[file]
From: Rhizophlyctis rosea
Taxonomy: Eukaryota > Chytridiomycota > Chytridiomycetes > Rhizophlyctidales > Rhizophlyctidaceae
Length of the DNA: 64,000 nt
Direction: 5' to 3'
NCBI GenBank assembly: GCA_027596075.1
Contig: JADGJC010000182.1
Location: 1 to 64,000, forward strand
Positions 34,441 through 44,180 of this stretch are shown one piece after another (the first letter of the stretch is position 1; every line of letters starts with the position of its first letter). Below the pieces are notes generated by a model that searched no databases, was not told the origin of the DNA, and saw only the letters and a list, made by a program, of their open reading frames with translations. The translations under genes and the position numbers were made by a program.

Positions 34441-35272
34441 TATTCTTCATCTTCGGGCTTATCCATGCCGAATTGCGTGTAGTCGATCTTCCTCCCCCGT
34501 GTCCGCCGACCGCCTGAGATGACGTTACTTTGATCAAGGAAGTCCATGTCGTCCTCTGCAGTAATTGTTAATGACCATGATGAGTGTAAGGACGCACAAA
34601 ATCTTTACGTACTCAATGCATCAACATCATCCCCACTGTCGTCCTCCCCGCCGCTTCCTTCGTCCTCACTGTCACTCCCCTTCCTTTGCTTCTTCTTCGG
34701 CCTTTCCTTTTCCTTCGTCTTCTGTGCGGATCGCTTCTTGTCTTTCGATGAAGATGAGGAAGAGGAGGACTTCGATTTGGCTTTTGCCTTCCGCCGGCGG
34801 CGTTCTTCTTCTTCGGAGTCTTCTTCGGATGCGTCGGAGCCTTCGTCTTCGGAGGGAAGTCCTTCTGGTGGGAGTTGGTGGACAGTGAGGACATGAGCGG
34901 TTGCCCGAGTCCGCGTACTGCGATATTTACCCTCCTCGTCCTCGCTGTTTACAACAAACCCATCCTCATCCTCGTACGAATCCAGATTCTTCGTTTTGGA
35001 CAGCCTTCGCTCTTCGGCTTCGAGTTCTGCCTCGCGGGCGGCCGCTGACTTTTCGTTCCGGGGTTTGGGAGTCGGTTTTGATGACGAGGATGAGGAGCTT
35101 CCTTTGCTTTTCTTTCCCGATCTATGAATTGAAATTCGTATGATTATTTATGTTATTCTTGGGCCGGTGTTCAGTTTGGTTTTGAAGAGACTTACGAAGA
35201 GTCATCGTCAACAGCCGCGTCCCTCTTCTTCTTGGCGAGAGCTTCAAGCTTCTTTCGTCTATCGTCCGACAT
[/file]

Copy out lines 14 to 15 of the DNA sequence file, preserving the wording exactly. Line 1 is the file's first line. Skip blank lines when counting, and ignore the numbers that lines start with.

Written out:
34801 CGTTCTTCTTCTTCGGAGTCTTCTTCGGATGCGTCGGAGCCTTCGTCTTCGGAGGGAAGTCCTTCTGGTGGGAGTTGGTGGACAGTGAGGACATGAGCGG
34901 TTGCCCGAGTCCGCGTACTGCGATATTTACCCTCCTCGTCCTCGCTGTTTACAACAAACCCATCCTCATCCTCGTACGAATCCAGATTCTTCGTTTTGGA